Director Owen Kline Calls ‘Funny Pages’ His ‘Self-Critical’ Debut

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In a recent on a weekday afternoon in Manhattan, director Owen Kline, 30, sat on a couch in the glass-doored conference room. She wore blue velvet adorned with a glittering brooch of a dancer-type figure. His reading glasses hung from a Croakies-like device around his neck. He looked edgy and, counterintuitively, very cool, which in turn made him very popular, specifically in New York.

His parents are actors Kevin Kline and Phoebe Cates. Her sister is indie music star Frankie Cosmos. As a teenager he played the younger brother The squid and the whale. His first feature film, funny pagesproduced by the Safdie Brothers and A24, is out on August 26.

Shot on 16mm film, it’s an aggressively snarky coming-of-age comedy about Robert, an aspiring cartoonist who leaves the suburbs to follow his dreams, and also to live in a basement boiler room with strangers old (One of my favorite movie moments of the year is one of the men saying, “Dennis, the bad guy is threatening with his slingshot.”) It’s one of those movies you just have to see once to not never forget “How unpleasant this whole thing is, from beginning to end, without actually being funny,” says Deadline’s representative review. And then, a few sentences later: “I’m sure it’s destined to become a cult favorite.”

At a young age, Kline has a unique point of view and the confidence to try some weird shit. “Comedy is like that,” he says. “If you tie it to reality, you can make excuses for all these things that are unreasonable concepts.”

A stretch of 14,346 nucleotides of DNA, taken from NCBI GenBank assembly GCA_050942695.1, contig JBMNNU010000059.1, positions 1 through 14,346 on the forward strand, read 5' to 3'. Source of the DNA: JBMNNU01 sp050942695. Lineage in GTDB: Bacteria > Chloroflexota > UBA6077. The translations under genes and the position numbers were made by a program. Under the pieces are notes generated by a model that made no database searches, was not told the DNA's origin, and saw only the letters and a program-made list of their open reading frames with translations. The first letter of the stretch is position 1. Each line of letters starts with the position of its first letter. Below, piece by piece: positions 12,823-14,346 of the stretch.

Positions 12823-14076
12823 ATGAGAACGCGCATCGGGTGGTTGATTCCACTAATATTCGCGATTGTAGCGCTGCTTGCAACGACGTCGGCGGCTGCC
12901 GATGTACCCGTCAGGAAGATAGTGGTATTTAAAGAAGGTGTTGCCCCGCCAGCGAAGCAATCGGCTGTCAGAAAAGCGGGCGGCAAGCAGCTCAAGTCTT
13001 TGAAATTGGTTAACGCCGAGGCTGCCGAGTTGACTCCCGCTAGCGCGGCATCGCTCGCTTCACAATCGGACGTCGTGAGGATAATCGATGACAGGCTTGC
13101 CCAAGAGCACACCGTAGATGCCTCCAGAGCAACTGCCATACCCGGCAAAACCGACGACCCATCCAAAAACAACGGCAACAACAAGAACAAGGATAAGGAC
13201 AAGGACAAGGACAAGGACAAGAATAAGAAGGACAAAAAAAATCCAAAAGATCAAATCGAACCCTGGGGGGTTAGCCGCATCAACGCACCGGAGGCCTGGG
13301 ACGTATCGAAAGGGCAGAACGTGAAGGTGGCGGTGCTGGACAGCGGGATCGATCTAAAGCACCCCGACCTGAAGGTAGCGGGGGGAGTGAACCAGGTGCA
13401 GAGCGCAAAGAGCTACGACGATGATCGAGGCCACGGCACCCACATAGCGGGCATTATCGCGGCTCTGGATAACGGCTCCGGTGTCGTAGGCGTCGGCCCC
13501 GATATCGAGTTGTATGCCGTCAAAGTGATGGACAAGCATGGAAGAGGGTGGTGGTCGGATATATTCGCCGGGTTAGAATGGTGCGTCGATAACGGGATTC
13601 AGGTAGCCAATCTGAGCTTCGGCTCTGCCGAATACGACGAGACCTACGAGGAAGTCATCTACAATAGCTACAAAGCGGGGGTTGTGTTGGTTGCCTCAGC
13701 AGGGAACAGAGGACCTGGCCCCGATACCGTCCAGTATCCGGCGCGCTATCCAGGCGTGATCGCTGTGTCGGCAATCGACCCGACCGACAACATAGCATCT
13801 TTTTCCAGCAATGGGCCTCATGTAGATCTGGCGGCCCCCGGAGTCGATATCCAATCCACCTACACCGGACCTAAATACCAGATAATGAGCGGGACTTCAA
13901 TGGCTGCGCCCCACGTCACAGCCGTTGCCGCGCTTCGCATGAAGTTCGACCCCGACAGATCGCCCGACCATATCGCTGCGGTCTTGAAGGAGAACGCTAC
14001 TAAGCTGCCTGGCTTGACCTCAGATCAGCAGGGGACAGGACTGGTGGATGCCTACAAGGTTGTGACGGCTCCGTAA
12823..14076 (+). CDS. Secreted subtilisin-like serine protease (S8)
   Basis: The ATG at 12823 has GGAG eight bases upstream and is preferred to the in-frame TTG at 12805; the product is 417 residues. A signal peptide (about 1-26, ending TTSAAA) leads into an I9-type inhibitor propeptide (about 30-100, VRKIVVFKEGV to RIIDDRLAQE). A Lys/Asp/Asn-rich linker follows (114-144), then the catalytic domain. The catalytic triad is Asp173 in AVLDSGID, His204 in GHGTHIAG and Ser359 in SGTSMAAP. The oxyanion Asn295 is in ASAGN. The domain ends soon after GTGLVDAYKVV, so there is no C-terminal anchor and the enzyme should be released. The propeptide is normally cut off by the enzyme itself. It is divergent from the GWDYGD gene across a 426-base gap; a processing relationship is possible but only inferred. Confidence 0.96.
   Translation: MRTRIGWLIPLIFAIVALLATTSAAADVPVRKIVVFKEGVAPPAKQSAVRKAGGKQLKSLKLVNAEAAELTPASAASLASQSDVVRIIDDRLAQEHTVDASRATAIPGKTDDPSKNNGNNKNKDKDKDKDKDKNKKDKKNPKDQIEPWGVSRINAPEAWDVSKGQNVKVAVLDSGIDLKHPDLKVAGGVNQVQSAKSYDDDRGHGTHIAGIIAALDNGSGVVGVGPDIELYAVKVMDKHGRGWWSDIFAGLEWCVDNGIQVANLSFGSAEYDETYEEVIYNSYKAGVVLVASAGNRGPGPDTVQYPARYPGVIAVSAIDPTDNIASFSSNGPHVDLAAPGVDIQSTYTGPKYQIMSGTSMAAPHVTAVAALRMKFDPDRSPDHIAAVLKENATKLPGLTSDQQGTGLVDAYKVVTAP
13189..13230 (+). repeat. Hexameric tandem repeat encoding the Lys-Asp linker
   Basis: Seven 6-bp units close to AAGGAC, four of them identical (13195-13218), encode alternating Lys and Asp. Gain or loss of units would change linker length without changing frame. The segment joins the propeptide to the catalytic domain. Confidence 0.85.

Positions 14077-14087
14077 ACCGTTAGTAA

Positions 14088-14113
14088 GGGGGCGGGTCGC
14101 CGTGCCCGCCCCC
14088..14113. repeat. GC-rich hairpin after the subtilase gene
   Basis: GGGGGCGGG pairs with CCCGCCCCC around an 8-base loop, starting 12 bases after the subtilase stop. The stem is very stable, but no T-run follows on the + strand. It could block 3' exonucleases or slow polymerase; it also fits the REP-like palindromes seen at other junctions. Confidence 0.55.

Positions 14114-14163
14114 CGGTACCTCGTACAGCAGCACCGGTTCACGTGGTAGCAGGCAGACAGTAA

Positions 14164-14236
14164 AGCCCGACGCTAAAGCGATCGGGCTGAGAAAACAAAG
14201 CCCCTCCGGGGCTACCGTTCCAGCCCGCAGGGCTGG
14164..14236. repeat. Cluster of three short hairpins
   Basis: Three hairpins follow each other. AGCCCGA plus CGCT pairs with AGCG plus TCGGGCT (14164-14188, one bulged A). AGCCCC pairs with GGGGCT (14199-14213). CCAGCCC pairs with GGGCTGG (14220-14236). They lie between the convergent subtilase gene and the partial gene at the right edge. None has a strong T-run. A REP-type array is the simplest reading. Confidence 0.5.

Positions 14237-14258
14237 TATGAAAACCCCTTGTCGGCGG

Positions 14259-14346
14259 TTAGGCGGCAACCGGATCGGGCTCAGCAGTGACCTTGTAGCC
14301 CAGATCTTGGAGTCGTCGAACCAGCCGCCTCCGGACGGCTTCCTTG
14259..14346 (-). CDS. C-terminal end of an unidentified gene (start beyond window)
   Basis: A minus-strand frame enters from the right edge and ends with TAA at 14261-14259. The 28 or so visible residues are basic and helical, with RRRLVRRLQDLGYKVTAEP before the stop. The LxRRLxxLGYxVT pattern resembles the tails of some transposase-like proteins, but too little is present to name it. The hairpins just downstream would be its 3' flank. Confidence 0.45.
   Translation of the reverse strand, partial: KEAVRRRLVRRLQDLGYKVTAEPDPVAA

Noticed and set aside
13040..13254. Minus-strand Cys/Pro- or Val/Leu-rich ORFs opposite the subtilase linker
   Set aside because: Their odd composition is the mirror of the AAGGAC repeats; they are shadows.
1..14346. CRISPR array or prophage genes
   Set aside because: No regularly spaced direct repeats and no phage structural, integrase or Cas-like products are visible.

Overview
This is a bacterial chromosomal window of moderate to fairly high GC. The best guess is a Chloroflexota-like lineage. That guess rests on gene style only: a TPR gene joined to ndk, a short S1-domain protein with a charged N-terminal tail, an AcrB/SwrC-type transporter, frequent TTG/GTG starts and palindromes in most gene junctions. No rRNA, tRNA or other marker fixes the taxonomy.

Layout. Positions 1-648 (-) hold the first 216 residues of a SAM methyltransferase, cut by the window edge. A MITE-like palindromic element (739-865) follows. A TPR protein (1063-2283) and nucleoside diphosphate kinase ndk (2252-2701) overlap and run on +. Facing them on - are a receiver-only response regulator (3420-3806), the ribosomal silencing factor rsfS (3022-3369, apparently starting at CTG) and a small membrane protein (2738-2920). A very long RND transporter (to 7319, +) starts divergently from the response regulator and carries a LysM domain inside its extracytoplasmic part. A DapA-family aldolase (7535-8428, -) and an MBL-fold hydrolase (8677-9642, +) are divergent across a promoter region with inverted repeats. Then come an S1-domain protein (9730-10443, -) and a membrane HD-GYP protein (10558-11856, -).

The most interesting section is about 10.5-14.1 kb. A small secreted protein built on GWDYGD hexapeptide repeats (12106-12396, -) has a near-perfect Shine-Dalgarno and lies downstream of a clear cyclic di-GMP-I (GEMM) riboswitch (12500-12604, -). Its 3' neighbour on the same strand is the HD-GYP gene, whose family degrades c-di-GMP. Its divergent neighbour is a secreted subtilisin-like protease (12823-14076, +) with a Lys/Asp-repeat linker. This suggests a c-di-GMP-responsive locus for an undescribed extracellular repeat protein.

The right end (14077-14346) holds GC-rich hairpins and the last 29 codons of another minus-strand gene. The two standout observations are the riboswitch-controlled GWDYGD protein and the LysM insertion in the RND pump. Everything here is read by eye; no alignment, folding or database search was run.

This interview has been edited for clarity and length.

WIRED: How did this movie get started?

Owen Kline: Ten years ago I started playing with these characters. Originally, he had written a comic version called “Robert in the Boiler Room”. Just figuring out who this kid is, that would be it to want to go down there and be excited that’s why—it was the starting point. I wrote the first draft of the script in 2014, 2015, and then it was years of trying to get interest and no one even read it. Then Josh Safdie read it.

How did you initially connect with him?

She had known Josh since he was 15, when he graduated from Boston University. The Safdie brothers’ shorts just made an impact. When he moved to New York, I took the boom mic for a couple of his projects and performed for a short called John is gonetogether with Benny [Safdie]. I just got into the weeds with those script guys, really discovering a tone and a sensibility. They really helped me make it as a character study.

We were finally on set, and the first thing we filmed was the basement. It felt like we were starting where he had started with the comic, and it just set the tone for the rest. We just had such crazy fun spraying this glycerin all over these kids and old people. Sean Price Williams, the cinematographer, went on to say more sweat, more sweat, we must spray more sweat! We played with smoke machines, to create a certain fog. We wanted it to feel like a steam bath. A geriatric steam room.

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